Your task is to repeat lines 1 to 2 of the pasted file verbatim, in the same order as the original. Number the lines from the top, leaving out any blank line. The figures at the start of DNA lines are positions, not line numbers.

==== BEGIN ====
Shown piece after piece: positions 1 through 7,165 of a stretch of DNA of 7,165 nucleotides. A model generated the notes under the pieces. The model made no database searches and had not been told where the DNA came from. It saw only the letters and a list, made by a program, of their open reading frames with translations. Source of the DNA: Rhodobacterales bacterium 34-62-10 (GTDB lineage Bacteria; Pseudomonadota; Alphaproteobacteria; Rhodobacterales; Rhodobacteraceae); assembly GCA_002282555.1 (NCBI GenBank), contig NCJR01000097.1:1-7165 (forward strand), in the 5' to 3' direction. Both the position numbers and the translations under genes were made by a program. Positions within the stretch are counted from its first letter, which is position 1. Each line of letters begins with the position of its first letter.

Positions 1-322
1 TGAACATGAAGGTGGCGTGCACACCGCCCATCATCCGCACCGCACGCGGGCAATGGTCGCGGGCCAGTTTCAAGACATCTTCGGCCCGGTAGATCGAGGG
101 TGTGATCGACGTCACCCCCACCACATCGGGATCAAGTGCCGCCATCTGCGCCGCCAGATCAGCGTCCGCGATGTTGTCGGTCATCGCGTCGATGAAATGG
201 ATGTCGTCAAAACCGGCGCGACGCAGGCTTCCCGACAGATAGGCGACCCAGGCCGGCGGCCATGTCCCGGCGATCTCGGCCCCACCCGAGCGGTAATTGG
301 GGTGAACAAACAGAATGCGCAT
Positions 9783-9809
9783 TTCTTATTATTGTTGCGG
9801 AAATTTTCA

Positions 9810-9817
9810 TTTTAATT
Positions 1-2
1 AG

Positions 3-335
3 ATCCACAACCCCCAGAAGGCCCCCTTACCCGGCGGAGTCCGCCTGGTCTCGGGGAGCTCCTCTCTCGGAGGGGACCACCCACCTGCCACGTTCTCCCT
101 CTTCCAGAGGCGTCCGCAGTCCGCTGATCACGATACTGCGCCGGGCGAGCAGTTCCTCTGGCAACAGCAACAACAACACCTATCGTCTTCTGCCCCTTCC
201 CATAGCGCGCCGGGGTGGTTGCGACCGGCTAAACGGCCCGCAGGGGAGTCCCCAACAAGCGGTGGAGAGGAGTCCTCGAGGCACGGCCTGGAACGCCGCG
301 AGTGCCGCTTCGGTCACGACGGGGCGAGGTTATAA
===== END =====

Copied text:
Shown piece after piece: positions 1 through 7,165 of a stretch of DNA of 7,165 nucleotides. A model generated the notes under the pieces. The model made no database searches and had not been told where the DNA came from. It saw only the letters and a list, made by a program, of their open reading frames with translations. Source of the DNA: Rhodobacterales bacterium 34-62-10 (GTDB lineage Bacteria; Pseudomonadota; Alphaproteobacteria; Rhodobacterales; Rhodobacteraceae); assembly GCA_002282555.1 (NCBI GenBank), contig NCJR01000097.1:1-7165 (forward strand), in the 5' to 3' direction. Both the position numbers and the translations under genes were made by a program. Positions within the stretch are counted from its first letter, which is position 1. Each line of letters begins with the position of its first letter.

Positions 1-322